Background Cancer treatment has changed significantly over the past decade, resulting in a marked improvements in survival rates. This has been achieved with the use of more intensive regimens and most recently, new “targeted” biological agents. The heart is uniquely vulnerable to short and long-term side-effects of cancer treatment and it is important that cardiologists are aware of the implications of these. Treatment with trastuzumab (Herceptin), an antibody directed against the extracellular HER2 receptor, which is overexpressed in 15–20% of breast cancers, has significantly improved disease-free survival but is associated with a functional, reversible cardiomyopathy. Current clinical guidelines for identifying and managing cardiac events with this agent were taken directly from clinical trial protocols and are not suited to use in routine clinical practice: They require a precision in the measurement of left ventricular ejection fraction that is not achievable in routine practice. They include very precautionary exclusion criteria and stopping rules such that some women who may safely benefit from trastuzumab without long-term adverse cardiac sequelae do not receive it, or do not complete a full course of HER2-targeted therapy. Finally, they do not include a proactive approach to the prevention or treatment of cardiomyopathy.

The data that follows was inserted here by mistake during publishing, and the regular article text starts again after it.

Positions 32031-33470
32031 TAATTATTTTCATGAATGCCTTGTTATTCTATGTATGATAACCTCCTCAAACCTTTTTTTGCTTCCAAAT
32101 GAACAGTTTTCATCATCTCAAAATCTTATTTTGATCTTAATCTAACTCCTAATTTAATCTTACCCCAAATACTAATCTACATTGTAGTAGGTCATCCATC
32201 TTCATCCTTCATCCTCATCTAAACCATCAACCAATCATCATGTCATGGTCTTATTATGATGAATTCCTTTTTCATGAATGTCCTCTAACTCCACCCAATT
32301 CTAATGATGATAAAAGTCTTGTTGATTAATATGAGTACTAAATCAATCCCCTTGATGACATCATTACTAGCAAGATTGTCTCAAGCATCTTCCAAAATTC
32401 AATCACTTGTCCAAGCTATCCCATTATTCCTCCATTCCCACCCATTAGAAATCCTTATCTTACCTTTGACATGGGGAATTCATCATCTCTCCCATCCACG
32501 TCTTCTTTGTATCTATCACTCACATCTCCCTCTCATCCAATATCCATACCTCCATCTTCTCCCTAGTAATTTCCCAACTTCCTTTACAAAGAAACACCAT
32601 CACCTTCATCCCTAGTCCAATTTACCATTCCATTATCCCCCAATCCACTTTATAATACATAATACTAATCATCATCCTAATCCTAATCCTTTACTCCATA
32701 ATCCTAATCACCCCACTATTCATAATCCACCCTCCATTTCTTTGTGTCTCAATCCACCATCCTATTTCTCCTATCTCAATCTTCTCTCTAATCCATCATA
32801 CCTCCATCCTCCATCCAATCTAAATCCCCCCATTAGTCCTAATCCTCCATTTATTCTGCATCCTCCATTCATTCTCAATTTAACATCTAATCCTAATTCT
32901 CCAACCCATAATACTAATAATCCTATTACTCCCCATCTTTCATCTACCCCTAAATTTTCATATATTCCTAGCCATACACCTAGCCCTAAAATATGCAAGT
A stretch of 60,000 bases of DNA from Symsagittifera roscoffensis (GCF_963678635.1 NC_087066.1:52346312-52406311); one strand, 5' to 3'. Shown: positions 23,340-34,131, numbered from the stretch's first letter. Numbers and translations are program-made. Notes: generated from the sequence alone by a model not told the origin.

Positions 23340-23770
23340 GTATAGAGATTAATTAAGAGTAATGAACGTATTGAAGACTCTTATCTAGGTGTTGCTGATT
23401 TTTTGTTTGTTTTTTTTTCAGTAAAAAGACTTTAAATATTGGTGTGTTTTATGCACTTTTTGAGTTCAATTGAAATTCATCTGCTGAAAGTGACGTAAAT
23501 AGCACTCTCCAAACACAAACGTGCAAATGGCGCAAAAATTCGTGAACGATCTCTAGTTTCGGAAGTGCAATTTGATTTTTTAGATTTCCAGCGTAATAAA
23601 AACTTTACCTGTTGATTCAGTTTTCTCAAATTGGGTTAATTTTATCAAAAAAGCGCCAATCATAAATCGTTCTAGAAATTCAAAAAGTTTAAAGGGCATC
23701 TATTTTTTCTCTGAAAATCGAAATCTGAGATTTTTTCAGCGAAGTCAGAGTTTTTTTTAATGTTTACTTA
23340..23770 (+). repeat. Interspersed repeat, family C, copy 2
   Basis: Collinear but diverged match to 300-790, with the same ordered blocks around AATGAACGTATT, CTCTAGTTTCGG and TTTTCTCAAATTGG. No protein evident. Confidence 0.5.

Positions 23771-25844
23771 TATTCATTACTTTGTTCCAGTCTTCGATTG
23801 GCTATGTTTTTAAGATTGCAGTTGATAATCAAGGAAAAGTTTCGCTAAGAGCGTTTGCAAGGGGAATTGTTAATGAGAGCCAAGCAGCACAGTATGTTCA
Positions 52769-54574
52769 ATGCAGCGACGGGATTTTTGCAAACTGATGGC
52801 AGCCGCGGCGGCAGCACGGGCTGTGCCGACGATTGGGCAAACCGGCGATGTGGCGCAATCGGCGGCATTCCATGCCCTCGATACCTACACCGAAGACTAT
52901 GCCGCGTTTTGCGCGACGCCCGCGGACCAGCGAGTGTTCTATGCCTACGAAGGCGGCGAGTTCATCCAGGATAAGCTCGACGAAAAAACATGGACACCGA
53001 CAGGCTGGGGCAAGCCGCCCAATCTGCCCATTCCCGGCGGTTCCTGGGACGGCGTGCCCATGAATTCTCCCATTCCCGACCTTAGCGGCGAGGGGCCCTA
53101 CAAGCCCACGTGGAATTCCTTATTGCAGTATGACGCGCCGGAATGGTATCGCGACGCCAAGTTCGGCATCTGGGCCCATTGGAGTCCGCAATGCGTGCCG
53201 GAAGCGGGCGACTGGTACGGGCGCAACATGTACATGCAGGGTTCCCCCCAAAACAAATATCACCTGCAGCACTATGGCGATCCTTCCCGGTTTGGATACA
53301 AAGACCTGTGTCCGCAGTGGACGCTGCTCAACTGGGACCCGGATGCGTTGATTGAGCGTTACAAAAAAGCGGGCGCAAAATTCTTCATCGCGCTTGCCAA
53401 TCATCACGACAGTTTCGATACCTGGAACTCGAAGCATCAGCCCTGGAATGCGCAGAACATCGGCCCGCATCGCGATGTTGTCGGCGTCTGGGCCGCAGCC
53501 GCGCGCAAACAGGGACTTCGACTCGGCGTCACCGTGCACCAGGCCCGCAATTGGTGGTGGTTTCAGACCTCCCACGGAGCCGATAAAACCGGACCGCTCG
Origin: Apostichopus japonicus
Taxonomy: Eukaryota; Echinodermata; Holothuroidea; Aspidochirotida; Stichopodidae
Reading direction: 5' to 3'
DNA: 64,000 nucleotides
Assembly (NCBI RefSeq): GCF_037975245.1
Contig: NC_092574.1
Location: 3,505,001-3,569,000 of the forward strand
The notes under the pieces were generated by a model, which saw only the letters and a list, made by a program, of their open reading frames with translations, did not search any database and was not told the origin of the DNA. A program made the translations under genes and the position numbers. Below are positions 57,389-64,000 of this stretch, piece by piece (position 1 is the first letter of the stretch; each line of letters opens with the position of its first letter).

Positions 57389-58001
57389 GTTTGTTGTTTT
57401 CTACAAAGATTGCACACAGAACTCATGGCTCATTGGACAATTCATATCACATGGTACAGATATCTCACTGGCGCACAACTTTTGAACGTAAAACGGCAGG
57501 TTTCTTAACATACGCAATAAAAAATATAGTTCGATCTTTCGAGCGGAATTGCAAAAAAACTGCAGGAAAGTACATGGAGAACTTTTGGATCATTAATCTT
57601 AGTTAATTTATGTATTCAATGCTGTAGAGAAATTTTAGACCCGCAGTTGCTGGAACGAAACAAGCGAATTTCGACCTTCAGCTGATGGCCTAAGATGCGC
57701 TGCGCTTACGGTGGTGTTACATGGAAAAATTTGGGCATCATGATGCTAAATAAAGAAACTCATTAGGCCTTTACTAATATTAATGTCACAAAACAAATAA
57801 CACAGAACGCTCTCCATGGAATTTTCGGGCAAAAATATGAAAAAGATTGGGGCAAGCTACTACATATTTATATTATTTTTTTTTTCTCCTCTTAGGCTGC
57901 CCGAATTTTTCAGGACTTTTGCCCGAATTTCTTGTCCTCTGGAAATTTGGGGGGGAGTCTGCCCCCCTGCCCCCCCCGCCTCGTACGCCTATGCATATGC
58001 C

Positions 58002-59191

Conclusions The guidelines have been peer-reviewed and endorsed by the National Cancer Research Institute. They are being implemented in the centres participating in the development of these guidelines and this is being audited for safety and treatment completion. The principles of this approach may be applicable to other cancer treatment with cardiac side effects.